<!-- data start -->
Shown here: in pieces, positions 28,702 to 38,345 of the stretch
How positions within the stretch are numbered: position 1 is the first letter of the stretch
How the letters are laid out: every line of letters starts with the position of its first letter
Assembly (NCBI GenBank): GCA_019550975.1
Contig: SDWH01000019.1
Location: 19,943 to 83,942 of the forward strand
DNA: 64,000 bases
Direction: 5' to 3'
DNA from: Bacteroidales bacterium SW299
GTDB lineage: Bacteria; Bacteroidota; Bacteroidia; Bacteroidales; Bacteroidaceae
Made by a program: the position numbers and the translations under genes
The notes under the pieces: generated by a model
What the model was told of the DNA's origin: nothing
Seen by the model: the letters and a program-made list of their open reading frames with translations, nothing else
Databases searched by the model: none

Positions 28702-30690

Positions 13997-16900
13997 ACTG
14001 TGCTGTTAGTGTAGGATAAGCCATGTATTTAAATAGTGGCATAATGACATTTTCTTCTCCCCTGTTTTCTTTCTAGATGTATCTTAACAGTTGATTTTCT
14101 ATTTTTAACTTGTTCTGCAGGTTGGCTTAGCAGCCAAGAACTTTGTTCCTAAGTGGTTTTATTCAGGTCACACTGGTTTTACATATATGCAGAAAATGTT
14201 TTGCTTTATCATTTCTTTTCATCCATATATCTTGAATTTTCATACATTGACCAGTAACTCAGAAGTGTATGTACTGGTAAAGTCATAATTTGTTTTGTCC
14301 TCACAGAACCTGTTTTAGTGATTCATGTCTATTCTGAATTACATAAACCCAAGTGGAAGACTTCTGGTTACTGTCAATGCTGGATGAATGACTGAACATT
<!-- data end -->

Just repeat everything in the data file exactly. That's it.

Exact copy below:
Shown here: in pieces, positions 28,702 to 38,345 of the stretch
How positions within the stretch are numbered: position 1 is the first letter of the stretch
How the letters are laid out: every line of letters starts with the position of its first letter
Assembly (NCBI GenBank): GCA_019550975.1
Contig: SDWH01000019.1
Location: 19,943 to 83,942 of the forward strand
DNA: 64,000 bases
Direction: 5' to 3'
DNA from: Bacteroidales bacterium SW299
GTDB lineage: Bacteria; Bacteroidota; Bacteroidia; Bacteroidales; Bacteroidaceae
Made by a program: the position numbers and the translations under genes
The notes under the pieces: generated by a model
What the model was told of the DNA's origin: nothing
Seen by the model: the letters and a program-made list of their open reading frames with translations, nothing else
Databases searched by the model: none

Positions 28702-30690

Positions 13997-16900
13997 ACTG
14001 TGCTGTTAGTGTAGGATAAGCCATGTATTTAAATAGTGGCATAATGACATTTTCTTCTCCCCTGTTTTCTTTCTAGATGTATCTTAACAGTTGATTTTCT
14101 ATTTTTAACTTGTTCTGCAGGTTGGCTTAGCAGCCAAGAACTTTGTTCCTAAGTGGTTTTATTCAGGTCACACTGGTTTTACATATATGCAGAAAATGTT
14201 TTGCTTTATCATTTCTTTTCATCCATATATCTTGAATTTTCATACATTGACCAGTAACTCAGAAGTGTATGTACTGGTAAAGTCATAATTTGTTTTGTCC
14301 TCACAGAACCTGTTTTAGTGATTCATGTCTATTCTGAATTACATAAACCCAAGTGGAAGACTTCTGGTTACTGTCAATGCTGGATGAATGACTGAACATT